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Women Reservation Bill – A Buried Thought?

Women Reservation

The Constitution of India is the lengthiest one of its kind in the world. Due to its status as a written constitution et one written down in a single document, it has 448 articles that lay down certain fundamental principles of the law and jurisprudence. Having been described as a living and breathing document, it is susceptible to amendments phased in by the Government of India to evolve as time passes. So far there have been 104 amendments to the Constitution with the latest one extending the deadline for cessation of reservation seats for members of the Scheduled Castes and Schedules Tribes in the Lower House of Parliament and the State Legislative Assemblies for 10 years.

While this is an impressive number of amendments, certain amendment bills proposed by various members of Parliament have been in cold storage for a long time. There have been times when a particular event that shocks the entire nation precipitates the discourse on some of these amendments for a brief time before it dies down. One such amendment that has popped up time and time again is the proposed 108th amendment, also known as the Women Reservation Bill

To uncover the minute details about why this Bill has never seen the light of day, its history must be considered first. The idea behind making women reservations in parliament and state legislatures as the salient focus of the 108th amendment bill was supposed to be a natural progression of the 74th constitutional amendment in 1993 which introduced reservation for women in municipal councils and corporations in tows and urban areas by limiting 1/3rd of the total panchayat seats to them. The amendment spurred numerous legislative and judicial decrees to help empower women against oppression by patriarchal society. A good example of this would be the Vishaka guidelines, which foster women’s protection against sexual harassment at workplaces in light of the Vishaka Case.

A 2008 study reveals that a sizeable portion of women representatives perceives an enhancement in their self-confidence and decision-making ability due to their positions in the gram panchayat. The 1993 amendment led to the drafting of this Bill by the H.D. Deve Gowda-led United Front government. It was introduced on September 12, 1996, to reserve 33.3% or 1/3rd of Lok Sabha and legislative assembly seats for women. Since then, it has been brought up numerous times by various governments to be passed in both houses of Parliament with it successfully passed in the Upper House (Rajya Sabha) on 9th of March, 2010. However, due to it being stymied in the Lok Sabha, it never saw the light of the day. 

The cause behind its enshrouding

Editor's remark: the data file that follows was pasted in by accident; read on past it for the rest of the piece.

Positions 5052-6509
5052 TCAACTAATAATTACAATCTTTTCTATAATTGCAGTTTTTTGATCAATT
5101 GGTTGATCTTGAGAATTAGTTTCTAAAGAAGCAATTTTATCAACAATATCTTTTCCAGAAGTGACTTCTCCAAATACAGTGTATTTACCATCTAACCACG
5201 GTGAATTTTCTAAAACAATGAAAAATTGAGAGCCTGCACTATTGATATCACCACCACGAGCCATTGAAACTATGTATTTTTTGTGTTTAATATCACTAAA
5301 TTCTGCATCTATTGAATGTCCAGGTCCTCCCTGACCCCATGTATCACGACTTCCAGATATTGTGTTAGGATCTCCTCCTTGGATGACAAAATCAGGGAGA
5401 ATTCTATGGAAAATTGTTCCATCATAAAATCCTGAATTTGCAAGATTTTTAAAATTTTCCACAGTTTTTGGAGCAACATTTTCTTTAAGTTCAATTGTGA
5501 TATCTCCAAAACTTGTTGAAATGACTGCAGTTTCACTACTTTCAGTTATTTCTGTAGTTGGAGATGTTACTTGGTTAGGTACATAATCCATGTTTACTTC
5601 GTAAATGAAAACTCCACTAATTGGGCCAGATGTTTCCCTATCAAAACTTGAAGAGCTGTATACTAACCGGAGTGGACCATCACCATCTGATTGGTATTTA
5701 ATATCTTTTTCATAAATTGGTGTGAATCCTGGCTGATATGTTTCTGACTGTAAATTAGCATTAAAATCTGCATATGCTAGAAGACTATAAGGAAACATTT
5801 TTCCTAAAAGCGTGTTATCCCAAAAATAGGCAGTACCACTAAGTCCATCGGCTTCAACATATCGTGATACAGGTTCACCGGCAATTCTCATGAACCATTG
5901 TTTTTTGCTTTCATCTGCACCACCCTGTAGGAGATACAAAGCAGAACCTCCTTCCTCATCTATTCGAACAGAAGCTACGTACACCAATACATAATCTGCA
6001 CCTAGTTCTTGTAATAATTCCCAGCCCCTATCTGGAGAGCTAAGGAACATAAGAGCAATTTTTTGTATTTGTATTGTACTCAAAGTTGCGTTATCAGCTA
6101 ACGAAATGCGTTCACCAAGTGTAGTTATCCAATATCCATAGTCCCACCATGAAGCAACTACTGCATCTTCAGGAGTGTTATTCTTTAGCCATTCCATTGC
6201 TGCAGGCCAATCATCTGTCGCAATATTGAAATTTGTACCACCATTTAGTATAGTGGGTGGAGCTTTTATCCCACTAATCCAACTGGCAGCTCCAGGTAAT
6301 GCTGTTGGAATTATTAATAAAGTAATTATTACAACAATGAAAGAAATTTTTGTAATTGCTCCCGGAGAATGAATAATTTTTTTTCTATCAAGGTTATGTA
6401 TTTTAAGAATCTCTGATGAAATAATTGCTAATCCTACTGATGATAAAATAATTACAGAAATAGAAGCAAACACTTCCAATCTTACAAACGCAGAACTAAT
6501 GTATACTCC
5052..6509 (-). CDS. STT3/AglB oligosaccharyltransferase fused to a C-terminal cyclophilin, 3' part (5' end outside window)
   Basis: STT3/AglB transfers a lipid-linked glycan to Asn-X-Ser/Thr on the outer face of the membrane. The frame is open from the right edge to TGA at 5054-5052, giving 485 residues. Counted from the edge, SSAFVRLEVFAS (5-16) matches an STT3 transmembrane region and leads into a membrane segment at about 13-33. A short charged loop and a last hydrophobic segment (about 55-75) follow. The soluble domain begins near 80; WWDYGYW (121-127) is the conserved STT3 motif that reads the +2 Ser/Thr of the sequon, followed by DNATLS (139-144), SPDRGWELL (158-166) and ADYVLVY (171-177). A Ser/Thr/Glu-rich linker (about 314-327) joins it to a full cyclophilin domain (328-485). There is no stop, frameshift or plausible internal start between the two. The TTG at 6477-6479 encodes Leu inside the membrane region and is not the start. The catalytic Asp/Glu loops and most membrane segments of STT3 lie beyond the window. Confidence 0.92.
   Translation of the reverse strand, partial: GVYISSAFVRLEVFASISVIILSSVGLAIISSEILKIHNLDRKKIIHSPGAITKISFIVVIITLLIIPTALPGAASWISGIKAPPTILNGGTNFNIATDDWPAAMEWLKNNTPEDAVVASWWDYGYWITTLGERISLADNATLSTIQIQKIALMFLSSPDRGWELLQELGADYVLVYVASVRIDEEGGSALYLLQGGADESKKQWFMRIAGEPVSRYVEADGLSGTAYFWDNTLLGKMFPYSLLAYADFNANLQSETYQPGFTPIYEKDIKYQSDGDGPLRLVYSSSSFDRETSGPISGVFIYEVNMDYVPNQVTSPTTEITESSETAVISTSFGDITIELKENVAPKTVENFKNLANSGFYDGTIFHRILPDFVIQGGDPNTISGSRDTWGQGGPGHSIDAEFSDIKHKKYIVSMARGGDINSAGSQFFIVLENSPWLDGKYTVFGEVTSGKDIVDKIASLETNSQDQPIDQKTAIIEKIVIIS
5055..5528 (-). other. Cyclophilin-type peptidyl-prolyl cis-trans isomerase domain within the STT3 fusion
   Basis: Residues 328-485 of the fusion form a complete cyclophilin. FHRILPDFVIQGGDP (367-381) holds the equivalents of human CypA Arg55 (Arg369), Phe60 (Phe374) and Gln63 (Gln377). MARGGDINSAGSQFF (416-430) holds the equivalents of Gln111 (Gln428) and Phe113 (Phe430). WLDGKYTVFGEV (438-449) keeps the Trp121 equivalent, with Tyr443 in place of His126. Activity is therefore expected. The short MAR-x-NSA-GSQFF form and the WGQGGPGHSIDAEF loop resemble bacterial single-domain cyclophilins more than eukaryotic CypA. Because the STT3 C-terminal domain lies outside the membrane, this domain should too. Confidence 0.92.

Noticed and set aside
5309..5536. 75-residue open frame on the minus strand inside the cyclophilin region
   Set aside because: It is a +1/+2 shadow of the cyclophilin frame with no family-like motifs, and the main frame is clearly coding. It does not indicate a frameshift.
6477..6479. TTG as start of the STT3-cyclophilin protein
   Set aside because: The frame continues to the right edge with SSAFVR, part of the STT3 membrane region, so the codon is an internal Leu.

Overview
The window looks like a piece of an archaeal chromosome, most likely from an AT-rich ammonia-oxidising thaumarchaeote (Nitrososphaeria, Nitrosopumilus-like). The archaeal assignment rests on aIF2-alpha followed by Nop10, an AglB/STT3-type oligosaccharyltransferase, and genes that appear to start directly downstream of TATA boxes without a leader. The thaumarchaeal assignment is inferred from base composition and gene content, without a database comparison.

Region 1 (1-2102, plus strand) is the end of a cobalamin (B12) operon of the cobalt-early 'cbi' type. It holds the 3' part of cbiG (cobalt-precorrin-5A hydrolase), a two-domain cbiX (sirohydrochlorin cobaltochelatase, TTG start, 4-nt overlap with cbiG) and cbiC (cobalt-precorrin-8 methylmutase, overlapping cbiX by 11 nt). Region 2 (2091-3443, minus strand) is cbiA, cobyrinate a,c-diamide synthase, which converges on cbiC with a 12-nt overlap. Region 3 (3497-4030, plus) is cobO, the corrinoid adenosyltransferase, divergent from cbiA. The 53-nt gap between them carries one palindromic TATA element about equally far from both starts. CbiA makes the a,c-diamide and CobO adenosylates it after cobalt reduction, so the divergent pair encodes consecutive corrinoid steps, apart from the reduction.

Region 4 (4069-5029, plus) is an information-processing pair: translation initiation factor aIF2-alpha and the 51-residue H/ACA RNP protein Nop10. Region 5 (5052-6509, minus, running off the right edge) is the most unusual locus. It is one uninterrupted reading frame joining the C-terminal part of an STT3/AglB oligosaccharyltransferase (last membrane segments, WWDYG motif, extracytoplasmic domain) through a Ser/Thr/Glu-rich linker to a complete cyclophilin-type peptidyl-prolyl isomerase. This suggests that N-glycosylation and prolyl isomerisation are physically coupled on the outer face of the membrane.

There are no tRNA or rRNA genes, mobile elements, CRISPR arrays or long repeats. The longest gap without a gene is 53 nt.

Perhaps the primary cause for divergent views on this topic is rooted in the word ‘reservation’. Reservation is a concept which deals in mixed reactions from various sections of the societal pyramid of the Indian community. Some sections have fought tooth and nail to ensure reservation remains a part of various sectors such as education and employment. In contrast, other sections greet it with various shades of ire.

As such, it serves to be a trigger word for Indians on a social scale. When some people hear the term, they immediately shirk for their connotation of it means the destruction of a merit-based system which has been a criticism of various enactments to empower the marginalized sections of society. Then some celebrate it as a landmark step in the progression of a civilization from a discriminatory one where equality is practiced. And finally, there are those whose lenses are perennially at the bottom of the barrel. These are the ones who despise reservation simply because it erodes their hegemony from Indian society and empowers the oppressed. There are disparate terms used for such people, but the most commonly used ones regarding an anti-women sentiment are either ‘misogynist’ or ‘sexist’. 

Women

All arguments related to the Women Reservation Bill are entrenched in the above three opinionated factions of the people. Important to the discussion is the first ecclesiology. The proponents of the first idea in the form of common men say that in the name of equality, the reservation laws enacted by the State are skewed in favor of the lower classes and create problems for the general category. The right to education is a fundamental right under Article 21 as per the ‘Capitation fee case.In light of this, the Hon’ble Supreme Court in the 1993 ‘Mandal Case’ capped the reservation limit to the ‘creamy layer’ i.e., 50% of total seats for the backward classes. Moving further, the Parliament in 2005 via the 93rd amendment inserted clause (5) in Article 15 enabling it to make any special provision by law for the socially and educationally backward classes.

Finally, the 103rd amendment enacted by the Narendra Modi-led government in 2019, empowers them to reserve 10% of the seats for the economically backward sections of society taking the total number of reservations to nearly 60%. To bolster their political ambitions, several state governments have bumped up the reservations in their states to numbers more than what the creamy layer provides. This trend is on the rise in many other sectors of society such as the industrial one. If the government follows this pattern and introduces a separate bill to reserve seats for women would deepen the troughs in the Indian landscape of opportunity. Certain practical criticisms of the Bill are: